A few weeks ago we had a terrific discussion on the site about our wish list of fundamental reforms to the federal government. Several of you rightly noted the need to recalibrate Washington by shifting the ever-growing power of the administrative state back to our elected officials. A lecture by the Heritage Foundation's Robert Moffit, transcribed in the newest digest from Heritage's Center for Policy Innovation (links to a PDF) underscores just how severe the problem has become:
Since president Obama took office in 2009, federal agencies issued 106 major regulations with an annual additional cost to the economy of $46 billion. In 2010, economists with the Small Business Administration estimated that the total cost of America’s regulatory burden reached $1.75 trillion— more than twice what Americans pay in individual income taxes.
In 2010 alone, Congress enacted 217 bills that became law, but that same year, federal agencies issued 3,573 final rules covering a wide variety of economic activities.
A bit of anecdotal background: my first job in politics was working as a staffer in the House Government Affairs Committee of the Tennessee General Assembly, one of the responsibilities of which was serving as the committee of first jurisdiction on changes or additions to the state's rules and regulations. Watching elected officials attempt to vet thousands of pages of highly technical bureaucratic minutiae in a single 45-minute committee hearing was enough to make anyone question whether representative democracy could coexist with the administrative state.
Generally, more than 99 percent of the regulations would pass, unremarked upon, by voice vote. The only exceptions would be narrow areas where a few savvy lobbyists had decided to make a stand (the final year I engaged in this exercise featured a showdown between representatives of the state's optometrists and opticians, the Hatfields and McCoys of eye care). The vast majority of state legislators gave no thought to the process beyond what an annoyance it was. In effect, the sheer scope of regulatory power made the idea of legislative oversight risible. Given the opportunity to defer to regulators, legislators would take the opportunity nearly every time. That's why the responsibility has to be placed squarely at the feet of elected officials.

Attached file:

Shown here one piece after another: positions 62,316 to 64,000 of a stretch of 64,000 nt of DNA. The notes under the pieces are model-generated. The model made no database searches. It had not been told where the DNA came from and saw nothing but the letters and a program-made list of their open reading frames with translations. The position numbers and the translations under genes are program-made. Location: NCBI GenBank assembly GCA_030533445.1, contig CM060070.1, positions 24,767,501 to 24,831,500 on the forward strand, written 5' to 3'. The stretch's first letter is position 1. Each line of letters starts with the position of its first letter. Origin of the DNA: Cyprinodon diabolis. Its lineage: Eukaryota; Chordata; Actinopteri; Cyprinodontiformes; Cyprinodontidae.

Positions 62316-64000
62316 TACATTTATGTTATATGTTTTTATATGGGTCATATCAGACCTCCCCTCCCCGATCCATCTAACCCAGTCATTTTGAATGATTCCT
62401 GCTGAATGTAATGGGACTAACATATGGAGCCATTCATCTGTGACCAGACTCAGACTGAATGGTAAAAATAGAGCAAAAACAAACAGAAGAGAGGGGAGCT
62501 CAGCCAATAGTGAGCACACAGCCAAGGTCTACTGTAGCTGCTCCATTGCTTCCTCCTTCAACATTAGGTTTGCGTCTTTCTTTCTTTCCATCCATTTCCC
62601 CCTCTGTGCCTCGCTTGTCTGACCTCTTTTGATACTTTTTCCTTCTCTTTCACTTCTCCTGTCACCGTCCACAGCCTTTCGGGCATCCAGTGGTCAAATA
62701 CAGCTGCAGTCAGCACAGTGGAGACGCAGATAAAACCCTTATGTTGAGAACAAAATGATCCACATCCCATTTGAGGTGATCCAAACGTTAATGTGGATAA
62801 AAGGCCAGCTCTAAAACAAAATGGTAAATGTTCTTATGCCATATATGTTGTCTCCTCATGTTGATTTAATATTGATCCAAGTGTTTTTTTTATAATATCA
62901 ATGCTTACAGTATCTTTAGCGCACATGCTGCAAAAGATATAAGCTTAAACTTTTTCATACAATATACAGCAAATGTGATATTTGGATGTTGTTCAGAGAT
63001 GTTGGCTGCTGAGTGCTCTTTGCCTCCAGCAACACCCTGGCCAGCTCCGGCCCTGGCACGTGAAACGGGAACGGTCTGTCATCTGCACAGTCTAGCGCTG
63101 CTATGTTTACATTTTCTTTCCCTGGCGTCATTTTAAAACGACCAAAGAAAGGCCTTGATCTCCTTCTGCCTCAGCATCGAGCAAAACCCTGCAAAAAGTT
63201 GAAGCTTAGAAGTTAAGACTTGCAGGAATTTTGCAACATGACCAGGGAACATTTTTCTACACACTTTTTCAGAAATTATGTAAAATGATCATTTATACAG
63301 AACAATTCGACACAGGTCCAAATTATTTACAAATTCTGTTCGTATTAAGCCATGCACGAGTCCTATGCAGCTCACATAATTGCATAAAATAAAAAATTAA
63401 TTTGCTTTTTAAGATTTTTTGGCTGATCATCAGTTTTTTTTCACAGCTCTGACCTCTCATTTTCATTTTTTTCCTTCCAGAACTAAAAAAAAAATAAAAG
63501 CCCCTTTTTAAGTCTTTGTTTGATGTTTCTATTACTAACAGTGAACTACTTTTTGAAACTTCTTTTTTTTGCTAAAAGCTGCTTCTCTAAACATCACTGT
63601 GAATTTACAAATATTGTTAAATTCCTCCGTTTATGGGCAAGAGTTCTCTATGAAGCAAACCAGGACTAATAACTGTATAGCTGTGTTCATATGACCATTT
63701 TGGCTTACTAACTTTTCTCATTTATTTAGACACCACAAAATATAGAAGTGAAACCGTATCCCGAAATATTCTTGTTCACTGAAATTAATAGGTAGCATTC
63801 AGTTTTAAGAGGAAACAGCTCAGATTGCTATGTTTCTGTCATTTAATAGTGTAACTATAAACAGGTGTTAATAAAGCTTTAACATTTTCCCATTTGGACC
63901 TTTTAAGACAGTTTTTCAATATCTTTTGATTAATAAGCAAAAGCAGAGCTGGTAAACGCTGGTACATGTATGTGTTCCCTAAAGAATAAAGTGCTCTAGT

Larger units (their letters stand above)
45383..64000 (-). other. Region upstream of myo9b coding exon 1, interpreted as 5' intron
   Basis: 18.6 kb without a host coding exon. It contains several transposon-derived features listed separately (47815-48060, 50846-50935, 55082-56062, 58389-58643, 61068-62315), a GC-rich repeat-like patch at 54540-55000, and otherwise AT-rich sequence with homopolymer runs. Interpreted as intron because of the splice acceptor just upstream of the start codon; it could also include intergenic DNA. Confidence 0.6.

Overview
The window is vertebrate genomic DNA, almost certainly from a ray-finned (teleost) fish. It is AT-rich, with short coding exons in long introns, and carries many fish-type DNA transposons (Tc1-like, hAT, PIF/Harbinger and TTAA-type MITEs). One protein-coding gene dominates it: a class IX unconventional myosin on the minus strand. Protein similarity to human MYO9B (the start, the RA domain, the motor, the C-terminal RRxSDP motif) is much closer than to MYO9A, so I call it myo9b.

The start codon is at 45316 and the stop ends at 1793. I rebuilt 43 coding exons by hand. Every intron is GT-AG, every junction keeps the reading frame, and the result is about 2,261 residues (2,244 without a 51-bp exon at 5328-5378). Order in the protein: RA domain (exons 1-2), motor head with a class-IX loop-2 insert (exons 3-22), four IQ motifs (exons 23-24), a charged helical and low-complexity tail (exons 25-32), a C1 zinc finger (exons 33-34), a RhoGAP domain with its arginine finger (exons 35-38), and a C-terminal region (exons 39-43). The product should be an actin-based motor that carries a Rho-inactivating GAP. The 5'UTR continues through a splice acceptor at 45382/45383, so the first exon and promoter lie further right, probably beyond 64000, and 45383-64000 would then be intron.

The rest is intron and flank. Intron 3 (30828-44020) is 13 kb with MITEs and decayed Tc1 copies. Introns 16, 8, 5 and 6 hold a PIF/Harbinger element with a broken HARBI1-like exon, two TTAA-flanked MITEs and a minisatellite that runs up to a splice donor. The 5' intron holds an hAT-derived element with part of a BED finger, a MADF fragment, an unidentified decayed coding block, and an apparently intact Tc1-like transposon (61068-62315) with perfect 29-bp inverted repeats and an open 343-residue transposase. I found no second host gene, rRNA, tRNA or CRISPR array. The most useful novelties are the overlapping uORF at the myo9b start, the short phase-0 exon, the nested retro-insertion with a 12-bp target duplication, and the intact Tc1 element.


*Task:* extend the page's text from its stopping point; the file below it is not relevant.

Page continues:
At a certain point, the depth of the bureaucracy's reach -- and the dim prospects for reform -- make this problem seem too daunting to be tackled. But allow me to make a very simple suggestion for those who seek to make a difference as citizens rather than as politicians or pundits: tell your friends about it.
I'm consistently amazed at how few individuals -- even among the politically informed -- are aware that so much government power exists independent of laws passed by the Congress or signed by the President. And we miss some golden opportunities. How much of the fight over the Obama Administration's contraception mandate, for example, featured reference to the fact that the policy grew out of HHS fiat, not a law of the Congress? Some, but not enough.
I'm optimistic enough to believe that the American electorate -- regardless of individual ideology -- will bridle at the growth of the administrative state if they learn more about it. We may be a nation polarized on substantive policy matters, but -- apart from the progressive elite -- I doubt there's much of an appetite anywhere on the political spectrum for centralizing power in institutions in which the voice of the governed is advisory at best and dross at worst.